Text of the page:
From the evidence produced at trial, Wife's needs appear to be somewhat overstated. Uncontradicted testimony adduced at trial showed that the parties average monthly spending ranged from Five Thousand Five Hundred Dollars ($5,500) to Six Thousand Five Hundred Dollars ($6,500). The amount spent on living expenses prior to the divorce is an excellent indicator of the amount of support which will be needed after the divorce. Loyd v. Loyd, 860 S.W.2d 409, 412 (Tenn. App. 1993); Harrington v. Harrington, 798 S.W.2d 244, 246 (Tenn. App. 1990). Thus, Wife's claim that her expenses alone will be Nine Thousand Five Hundred Dollars ($9,500) per month appears exaggerated.

Furthermore, Wife was awarded almost Four Hundred Thousand Dollars ($400,000) in liquid assets with very few liabilities as a division of jointly held property. She also received One Million Dollars ($1,000,000) in nonliquid assets, a significant portion of which will become available when Wife reaches retirement age. Another statement made by this Court in Lancaster is appropriate here:

If [Mrs. Lancaster] did nothing but invest these funds in tax free bonds yielding 10%, her annual income would be $50,000 without the least invasion of the corpus. If Mrs. Lancaster really believes she must have all of the luxuries heretofore specified, she has several alternatives. She can make a modest annual invasion of the corpus — and it is of a size that based upon her own list of needed expenditures, several years would be required to significantly reduce the fund. She can attempt to obtain a higher yield on her investments — though there are obviously certain economic risks inherent therein. Or she may go to work on a full or part-time basis.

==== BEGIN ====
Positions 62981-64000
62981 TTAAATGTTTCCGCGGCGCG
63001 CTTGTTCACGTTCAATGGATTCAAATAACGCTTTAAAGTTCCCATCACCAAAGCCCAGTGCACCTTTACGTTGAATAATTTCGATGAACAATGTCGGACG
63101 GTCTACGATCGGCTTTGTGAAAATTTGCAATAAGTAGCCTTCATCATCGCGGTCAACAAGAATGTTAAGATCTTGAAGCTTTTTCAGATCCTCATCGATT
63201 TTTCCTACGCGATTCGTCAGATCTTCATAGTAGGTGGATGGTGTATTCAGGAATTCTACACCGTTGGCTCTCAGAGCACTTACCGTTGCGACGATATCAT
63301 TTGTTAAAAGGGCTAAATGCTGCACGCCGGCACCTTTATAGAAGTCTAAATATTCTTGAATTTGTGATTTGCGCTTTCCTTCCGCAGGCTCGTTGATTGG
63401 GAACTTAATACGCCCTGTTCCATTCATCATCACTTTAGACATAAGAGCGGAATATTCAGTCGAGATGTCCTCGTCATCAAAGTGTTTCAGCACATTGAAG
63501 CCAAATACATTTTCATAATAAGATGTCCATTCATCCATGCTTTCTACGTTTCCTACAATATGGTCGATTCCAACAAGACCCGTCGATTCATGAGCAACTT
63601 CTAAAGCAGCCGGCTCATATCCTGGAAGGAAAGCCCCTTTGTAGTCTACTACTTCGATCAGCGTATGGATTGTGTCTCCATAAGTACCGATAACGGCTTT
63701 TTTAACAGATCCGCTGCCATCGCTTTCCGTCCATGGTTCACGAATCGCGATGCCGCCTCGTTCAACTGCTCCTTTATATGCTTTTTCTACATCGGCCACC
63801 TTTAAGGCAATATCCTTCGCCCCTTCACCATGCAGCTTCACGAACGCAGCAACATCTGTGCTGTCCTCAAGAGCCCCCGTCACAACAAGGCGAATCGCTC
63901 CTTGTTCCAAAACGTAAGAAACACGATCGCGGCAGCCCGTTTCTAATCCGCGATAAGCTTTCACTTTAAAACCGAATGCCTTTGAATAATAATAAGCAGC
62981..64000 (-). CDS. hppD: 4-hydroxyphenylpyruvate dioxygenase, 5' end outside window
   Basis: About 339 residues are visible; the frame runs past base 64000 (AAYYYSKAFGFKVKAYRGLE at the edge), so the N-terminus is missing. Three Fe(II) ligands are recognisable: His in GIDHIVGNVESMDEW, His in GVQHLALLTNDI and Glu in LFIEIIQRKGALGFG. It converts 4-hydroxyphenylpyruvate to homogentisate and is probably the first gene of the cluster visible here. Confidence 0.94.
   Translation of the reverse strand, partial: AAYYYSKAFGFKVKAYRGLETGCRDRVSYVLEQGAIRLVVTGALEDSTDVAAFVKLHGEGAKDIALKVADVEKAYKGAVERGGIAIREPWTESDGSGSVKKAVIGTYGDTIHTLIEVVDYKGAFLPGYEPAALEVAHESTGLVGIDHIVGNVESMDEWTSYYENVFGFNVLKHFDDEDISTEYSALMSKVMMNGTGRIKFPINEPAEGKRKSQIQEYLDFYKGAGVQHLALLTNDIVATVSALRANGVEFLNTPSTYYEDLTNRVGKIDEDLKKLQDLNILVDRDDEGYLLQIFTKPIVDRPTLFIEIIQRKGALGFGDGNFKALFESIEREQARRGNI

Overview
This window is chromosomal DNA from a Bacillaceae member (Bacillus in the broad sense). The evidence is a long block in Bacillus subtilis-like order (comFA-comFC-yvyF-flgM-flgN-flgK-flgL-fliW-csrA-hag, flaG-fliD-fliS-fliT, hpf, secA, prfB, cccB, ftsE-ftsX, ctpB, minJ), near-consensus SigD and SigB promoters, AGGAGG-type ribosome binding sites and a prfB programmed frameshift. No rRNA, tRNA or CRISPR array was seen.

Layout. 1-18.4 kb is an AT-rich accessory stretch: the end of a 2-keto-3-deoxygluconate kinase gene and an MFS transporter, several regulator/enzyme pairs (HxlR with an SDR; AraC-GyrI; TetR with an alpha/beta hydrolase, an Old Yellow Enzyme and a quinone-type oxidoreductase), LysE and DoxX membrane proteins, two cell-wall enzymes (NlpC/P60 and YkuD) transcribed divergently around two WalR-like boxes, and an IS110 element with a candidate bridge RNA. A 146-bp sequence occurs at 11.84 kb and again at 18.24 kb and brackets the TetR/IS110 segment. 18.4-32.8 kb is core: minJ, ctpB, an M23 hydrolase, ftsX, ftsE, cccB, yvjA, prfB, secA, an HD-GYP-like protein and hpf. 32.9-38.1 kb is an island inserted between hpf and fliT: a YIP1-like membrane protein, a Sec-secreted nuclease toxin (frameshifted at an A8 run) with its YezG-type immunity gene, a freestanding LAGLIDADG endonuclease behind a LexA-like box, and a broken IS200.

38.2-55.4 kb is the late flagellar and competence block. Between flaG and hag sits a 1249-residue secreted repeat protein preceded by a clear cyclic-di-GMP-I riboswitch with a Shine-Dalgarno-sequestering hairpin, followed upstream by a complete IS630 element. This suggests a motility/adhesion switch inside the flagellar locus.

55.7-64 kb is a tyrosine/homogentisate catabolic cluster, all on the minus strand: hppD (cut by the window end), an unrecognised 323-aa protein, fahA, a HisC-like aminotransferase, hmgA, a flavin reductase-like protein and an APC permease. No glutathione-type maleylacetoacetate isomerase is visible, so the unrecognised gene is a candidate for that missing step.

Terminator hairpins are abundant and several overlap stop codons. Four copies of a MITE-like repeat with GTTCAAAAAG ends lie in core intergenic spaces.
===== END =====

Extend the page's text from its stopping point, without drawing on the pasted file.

671 S.W.2d at 503-04.

In light of the facts and law set out above, we believe that the trial court's award of alimony should be reduced to Six Thousand ($6,000) per month. This amount should be more than sufficient to support her in the manner to which she has become accustomed.

Husband next argues that the trial court erred in ordering him to pay alimony in solido, rather than rehabilitative alimony. Our Supreme Court, in discussing rehabilitative alimony, stated in Self v. Self, 861 S.W.2d 360 (Tenn. 1993):

[T.C.A. § 36-5-101(d)(1)] reflects an obvious legislative policy that, if possible, the dependency of one ex-spouse on the other be eliminated and both parties be relieved of the impediments incident to the dissolved marriage, and that an ex-spouse be adjudged permanently dependent upon the other only when the court granting the divorce finds that economic rehabilitation is not feasible and long-term support is necessary.

Id. at 361. Rehabilitative alimony is intended to enhance an individual's capacity to function independently and with economic security in society. Isbell v. Isbell, 816 S.W.2d 735, 739 (Tenn. 1991).